- They’ve gone at great lengths to find places and homes where they can best showcase their products and they briefly explain their intention with the interior they designed. This further cements their brand story and can help to guide and inspire the shopper when they’re looking to discover new products.
What we love:
- A catalog dedicated to one style of clothing: Golf. Shoppers will have a much easier time to decide if they’re on the right place or not.
- Bonobos expresses the design philosophy of their golf clothing on page 2, linking it to the golf heritage. Throughout the catalog they’re using the link between golf and their clothing to create clever copy that can put shoppers in the right state of mind.
- By shooting the photos at an actual golf club—the We-Ko-Pa golf club in Arizona—and by making sure that many of the images display active golf swings, a context is created that could make it much easier for shoppers to imagine wearing those clothes.
What we love:
- In the introduction of their catalog, Annie Selke explains the philosophy behind their new collection: “[The] profound beauty of organic, natural elements that surround us.”
- Sections like “Grey Haven” or “Pink Differently” are introduced through beautiful photography and—in line with their core philosophy—are inspired by different natural influences, which gives shoppers a sense of structure while also providing a beautiful frame of reference.
- Their catalog mostly contains beautiful images that serve to inspire, however, when clicking on a product in those images, further product details are presented in a product overlay. This way, shoppers can easily purchase the product when they are interested.
What we love:
- On the second page of their catalog, So iLL introduces the term “active wear” and they briefly explain what it means to them. This way, So iLL immediately establishes what you can expect from their catalog.
- The combination of large product photos with simple descriptions as well as photos that show climbers in action, create context to get a better understanding of what their brand is about.
- By mentioning their kickstarter and inviting shoppers to their flagship gym, they create a sense of community that might make a shopper feel more connected to their brand. The final words of their catalog “our lifestyle, our flagship gym, our environment” further enhance that feeling.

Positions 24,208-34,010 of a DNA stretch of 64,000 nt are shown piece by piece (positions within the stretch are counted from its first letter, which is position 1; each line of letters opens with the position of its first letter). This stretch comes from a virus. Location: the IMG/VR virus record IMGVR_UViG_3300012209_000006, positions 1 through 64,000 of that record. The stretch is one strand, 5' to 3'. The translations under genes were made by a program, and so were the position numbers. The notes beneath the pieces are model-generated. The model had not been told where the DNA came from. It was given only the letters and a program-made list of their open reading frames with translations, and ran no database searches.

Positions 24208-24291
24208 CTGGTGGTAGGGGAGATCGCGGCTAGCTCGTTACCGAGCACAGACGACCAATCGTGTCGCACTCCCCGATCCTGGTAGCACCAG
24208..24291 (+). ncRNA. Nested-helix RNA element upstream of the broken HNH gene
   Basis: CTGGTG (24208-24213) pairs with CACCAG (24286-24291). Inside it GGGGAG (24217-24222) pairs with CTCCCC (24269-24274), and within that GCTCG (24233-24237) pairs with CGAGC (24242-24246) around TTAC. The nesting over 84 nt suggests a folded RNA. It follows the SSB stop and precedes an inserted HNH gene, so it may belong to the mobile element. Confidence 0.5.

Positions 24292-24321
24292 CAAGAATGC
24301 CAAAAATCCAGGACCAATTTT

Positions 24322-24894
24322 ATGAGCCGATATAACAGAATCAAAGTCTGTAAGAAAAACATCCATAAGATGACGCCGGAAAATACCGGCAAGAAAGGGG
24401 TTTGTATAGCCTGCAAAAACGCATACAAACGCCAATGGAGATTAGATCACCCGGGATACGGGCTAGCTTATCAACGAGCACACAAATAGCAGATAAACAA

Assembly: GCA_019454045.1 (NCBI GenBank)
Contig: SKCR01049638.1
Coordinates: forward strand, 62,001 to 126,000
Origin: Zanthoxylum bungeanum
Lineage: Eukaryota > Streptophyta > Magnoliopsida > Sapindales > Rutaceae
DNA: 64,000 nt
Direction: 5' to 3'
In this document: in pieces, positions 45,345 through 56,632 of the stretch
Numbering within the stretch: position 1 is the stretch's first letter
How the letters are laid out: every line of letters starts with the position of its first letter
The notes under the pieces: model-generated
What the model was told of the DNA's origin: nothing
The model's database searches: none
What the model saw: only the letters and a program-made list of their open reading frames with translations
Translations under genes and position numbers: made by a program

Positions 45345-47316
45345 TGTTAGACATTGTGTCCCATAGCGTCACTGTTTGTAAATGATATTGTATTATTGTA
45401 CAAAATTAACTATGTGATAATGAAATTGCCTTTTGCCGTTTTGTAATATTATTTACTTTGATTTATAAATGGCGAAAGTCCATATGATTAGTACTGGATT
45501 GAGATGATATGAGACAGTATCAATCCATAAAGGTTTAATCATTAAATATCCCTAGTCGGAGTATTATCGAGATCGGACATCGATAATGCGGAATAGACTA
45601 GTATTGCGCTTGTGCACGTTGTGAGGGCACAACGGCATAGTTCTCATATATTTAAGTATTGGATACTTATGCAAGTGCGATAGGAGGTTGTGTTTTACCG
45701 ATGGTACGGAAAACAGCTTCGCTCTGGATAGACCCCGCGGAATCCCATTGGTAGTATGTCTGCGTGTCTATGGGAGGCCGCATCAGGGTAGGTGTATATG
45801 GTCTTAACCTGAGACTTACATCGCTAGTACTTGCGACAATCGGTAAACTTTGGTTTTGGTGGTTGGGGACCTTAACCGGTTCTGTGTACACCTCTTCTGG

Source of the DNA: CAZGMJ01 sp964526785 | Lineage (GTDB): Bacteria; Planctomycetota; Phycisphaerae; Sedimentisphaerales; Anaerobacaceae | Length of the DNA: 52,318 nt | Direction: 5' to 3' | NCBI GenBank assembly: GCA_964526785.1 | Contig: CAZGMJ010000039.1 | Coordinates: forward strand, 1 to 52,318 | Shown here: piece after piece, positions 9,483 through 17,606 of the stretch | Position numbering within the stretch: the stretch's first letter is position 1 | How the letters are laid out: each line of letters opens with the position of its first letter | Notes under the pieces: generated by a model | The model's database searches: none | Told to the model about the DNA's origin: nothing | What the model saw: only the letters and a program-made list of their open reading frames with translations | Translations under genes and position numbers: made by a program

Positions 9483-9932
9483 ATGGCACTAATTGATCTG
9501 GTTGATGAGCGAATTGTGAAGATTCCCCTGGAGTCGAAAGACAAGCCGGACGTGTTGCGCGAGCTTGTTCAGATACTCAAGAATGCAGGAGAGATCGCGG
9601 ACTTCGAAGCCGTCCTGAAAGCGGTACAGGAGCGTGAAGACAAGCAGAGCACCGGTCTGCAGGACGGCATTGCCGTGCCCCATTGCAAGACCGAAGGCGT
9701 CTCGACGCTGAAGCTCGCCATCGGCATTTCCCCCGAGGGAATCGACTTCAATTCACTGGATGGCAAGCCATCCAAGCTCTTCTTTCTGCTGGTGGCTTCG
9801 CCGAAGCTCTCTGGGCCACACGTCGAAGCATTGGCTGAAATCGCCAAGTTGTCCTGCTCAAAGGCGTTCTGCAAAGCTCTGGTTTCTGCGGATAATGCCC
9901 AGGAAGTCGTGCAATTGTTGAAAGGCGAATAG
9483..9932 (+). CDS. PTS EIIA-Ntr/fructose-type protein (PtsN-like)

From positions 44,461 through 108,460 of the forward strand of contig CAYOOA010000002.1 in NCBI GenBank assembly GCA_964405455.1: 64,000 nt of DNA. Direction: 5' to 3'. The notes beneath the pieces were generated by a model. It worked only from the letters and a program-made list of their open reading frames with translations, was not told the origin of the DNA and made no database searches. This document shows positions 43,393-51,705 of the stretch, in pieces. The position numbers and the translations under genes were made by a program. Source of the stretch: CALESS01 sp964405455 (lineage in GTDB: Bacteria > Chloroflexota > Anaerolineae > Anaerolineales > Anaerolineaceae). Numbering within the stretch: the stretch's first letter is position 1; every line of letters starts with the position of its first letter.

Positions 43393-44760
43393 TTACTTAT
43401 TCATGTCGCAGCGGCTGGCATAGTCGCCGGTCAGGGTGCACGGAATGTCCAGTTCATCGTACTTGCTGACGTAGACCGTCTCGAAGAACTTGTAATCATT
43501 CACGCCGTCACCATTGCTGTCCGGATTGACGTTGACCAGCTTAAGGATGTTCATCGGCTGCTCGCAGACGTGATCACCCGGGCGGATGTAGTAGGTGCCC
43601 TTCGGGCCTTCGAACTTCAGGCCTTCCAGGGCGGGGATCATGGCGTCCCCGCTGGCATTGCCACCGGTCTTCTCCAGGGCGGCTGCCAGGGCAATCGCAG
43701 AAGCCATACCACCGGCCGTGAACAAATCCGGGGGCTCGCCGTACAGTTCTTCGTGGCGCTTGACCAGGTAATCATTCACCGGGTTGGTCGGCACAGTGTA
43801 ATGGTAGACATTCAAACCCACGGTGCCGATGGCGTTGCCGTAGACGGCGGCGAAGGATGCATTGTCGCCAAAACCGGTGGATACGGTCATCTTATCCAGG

What we love:
- In the opening words of the catalog, West elm makes a bold claim about the new “vision of modern”. This can help shoppers identify with their brand and puts their collection in perspective.
- The design of their catalog is styled to match their “vision of modern” and combined with their photography this greatly helps to convey their brand message.
- On many of the pages, they’ve added an explanation for their interior design choices instead of focusing on product descriptions. They’ve also included notes from their creative director Johanna Uurasjarvi, to further communicate their story. This makes the catalog more authentic and helps to further connect with shoppers.
What we love:
- An introduction by Bever employees who are truly passionate about winter sports. Adding this personal and authentic touch can help to create a connection with their audience.
- The main focus is on stories and adventures of people that journey into the wild, accompanied by beautiful images. They’re selling the experience of “icecold challenges”, which creates the context wherein their products add value.
- Many of the products in their catalog are introduced through guides, user reviews or other useful content. For example a guide on how to choose the right skis can help a customer in doubt to make the right choice.
We hope this handful of examples has shown how a catalog can focus on telling a brand’s story to entice, inspire and connect to an audience, building a stronger relationship that ultimately leads to an increase in sales.
Final Thought about Visual Storytelling
For further understanding of using your catalogs online, feel free to have a look at these two posts: